As you may or may not know, we are starting a market farm this year and we have decided to use soil blocks as our primary method of starting our seedlings. In order to give our seedlings the best chance possible, we are making Eliot Coleman’s soil blocking mix from his amazing book, The New Organic Grower.

Before I get into the specific blocking mix recipe, I just wanted to highlight why, according to our expert Eliot Coleman, preparing a specific blocking mix is important and what each ingredient brings to the table.

Why A Blocking Mix?

When transplants are grown, whether in blocks or pots, their rooting area is limited.

Therefore, the soil they grow in must be specifically formulated to compensate for these restricted conditions.

The composition of blocking mix differs from ordinary potting soil because of the unique requirements of block making.

A blocking mix needs extra fibrous material to withstand being watered to a paste consistency and then formed into blocks.

Unmodified garden soil treated this way would become hard and unpenetrable.

A blocking mix also needs good water holding ability because the blocks are not enclosed by a container.

Blocking Mix Ingredients

The bulk ingredients for blocking mixes are peat, sand, soil, and compost.


Peat is a partly decayed, moisture-absorbing plant residue found in bogs and swamps.

It provides the fibre and extra organic matter in a mix.

It should be noted that all peats are not considered equal and quality can vary greatly.

Eliot recommends using premium-grade peat.

Poor quality peat contains a lot of sticks and is very dusty. The better quality peats have more fibre and structure.

The peat gives ‘body’ to a block.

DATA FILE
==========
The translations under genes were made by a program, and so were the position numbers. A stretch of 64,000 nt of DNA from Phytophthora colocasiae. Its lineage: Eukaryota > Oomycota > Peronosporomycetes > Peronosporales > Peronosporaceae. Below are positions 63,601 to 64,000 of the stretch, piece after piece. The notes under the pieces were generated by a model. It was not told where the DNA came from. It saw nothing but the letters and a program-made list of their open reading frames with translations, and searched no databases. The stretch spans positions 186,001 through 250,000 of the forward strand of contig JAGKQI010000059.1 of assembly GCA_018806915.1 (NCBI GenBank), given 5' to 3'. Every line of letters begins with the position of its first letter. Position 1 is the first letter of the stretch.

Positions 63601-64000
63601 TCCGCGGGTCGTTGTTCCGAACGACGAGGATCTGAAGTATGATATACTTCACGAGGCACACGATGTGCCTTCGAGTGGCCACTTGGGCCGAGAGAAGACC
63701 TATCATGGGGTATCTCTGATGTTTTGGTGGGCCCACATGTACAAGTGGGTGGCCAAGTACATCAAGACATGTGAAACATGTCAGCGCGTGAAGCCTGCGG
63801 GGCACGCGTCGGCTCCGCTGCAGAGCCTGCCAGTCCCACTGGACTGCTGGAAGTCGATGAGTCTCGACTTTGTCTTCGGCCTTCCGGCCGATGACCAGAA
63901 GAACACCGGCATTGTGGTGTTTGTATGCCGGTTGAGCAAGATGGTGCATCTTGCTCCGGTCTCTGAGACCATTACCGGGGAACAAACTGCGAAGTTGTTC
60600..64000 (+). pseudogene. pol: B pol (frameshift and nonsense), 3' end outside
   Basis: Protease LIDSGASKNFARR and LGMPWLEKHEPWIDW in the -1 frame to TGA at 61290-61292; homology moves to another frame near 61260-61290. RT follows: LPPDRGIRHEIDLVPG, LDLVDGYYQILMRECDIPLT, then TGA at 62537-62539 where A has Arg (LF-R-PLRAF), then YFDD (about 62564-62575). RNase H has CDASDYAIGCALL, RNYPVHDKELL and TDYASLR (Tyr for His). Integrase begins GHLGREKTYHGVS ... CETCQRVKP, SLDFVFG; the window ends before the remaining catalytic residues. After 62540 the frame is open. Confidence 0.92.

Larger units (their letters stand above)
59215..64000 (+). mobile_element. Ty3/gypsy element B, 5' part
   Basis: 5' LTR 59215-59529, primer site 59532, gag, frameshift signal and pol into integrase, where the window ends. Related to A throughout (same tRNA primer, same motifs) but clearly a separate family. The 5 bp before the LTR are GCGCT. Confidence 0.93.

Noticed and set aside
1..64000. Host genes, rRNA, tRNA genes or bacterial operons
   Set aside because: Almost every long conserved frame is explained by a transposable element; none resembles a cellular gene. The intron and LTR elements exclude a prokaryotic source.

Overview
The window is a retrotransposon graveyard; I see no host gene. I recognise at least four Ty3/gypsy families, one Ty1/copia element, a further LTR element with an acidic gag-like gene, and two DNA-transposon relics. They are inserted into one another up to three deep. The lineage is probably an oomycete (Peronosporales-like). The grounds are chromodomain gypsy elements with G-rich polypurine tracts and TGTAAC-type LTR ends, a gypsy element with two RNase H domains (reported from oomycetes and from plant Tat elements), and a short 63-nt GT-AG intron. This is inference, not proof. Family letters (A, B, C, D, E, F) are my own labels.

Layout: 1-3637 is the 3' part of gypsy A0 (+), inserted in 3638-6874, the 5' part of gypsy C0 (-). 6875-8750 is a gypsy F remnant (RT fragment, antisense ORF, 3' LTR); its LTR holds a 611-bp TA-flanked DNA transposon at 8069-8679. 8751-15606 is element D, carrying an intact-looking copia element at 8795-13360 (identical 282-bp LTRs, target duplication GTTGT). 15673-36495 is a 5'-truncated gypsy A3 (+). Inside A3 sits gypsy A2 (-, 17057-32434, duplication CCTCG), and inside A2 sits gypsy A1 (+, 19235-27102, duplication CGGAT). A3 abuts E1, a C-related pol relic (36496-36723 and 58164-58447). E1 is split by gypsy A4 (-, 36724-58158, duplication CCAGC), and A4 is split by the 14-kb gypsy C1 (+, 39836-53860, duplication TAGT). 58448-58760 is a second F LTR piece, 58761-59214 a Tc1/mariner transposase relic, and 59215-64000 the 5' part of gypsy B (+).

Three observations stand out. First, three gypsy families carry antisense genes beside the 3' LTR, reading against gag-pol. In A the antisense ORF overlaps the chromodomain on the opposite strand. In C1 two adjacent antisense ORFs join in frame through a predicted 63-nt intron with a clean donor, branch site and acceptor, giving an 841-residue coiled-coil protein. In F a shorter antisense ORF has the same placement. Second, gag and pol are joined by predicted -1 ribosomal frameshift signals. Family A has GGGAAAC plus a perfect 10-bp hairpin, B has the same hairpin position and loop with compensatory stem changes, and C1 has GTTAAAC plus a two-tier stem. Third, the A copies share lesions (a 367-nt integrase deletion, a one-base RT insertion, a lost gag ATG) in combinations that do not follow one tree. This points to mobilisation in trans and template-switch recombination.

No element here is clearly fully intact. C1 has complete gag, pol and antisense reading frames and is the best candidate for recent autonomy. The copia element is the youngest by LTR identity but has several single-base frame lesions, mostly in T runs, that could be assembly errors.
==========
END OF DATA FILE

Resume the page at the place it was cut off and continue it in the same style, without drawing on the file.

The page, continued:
Sand or perlite is useful to ‘open up’ the mix and provide more air porosity.

Coarse sand with particulars having a ⅛ to 1/16 inch diameter is most effective.

For a lighter-weight mix, Eliot replaces the sand with coarse perlite.

Whichever coarse product you use, adequate aeration is the key to successful plant growth in any medium.

We decided to use perlite for this ingredient as it was easily purchased online here.

Compost and Soil

Both soil and compost are important to plant growth in a blocking mix. 

Together they replace the ‘loam’ of successful old-time potting mixtures.

In combination with other ingredients, they provide stable, sustained-release nutrition to the plants.

With soil and compost included, there is no need for supplemental feeding.

Compost is the most important ingredient.

It is best taken from two-year-old heaps that are fine in texture and well decomposed. 

The better the compost ingredient, the better the growth of the plants will be.

Soil refers to fertile garden soil. Eliot uses soil stockpiled from the year before that has previously grown onions. He has found that seedlings grow best when the soil in the blocking mix has grown onions.

The soil and compost should be sifted through a ½” mesh screen to remove sticks, stones, and lumps. For an extra-fine mix, sift through a ¼” screen.

As this is our first year as market farmers, we do not yet have a stockpile of compost or soil so we purchased both from a local landscaping company. 

We also made our own soil sifter using a ¼” screen. You can watch Jon make our soil sifter here if you like.

Extra Ingredients

Lime, blood meal, colloidal phosphate, and greensand are added in smaller quantities.

Lime: Ground limestone is added to adjust the pH of the blocking mix.

The quantity of lime is determined by the amount of peat, the most acidic ingredient.

The amount of lime in the recipe gives the soil a pH of around 6 to 6.5 which is good for all the major transplant crops.

Blood Meal: This is the most consistently dependable slow-release source of nitrogen for growing mediums.

Colloidal Phosphate: A clay material associated with phosphate rock deposits and contained 22% phosphorous pentoxide. The finer the better.

Greensand (Glauconite): Greensand contains some potassium but is used here as a broad-spectrum source of micronutrients.

These last three ingredients – blood meal, colloidal phosphate, and greensand – when mixed together in equal parts are referred to as the ‘base fertilizer’ in the blocking mix recipe.

We decided to use a commercial fertilizer that we purchased from Amazon here

Blocking Mix Recipe

A standard 10-quart bucket is the unit of measurement for the bulk ingredients.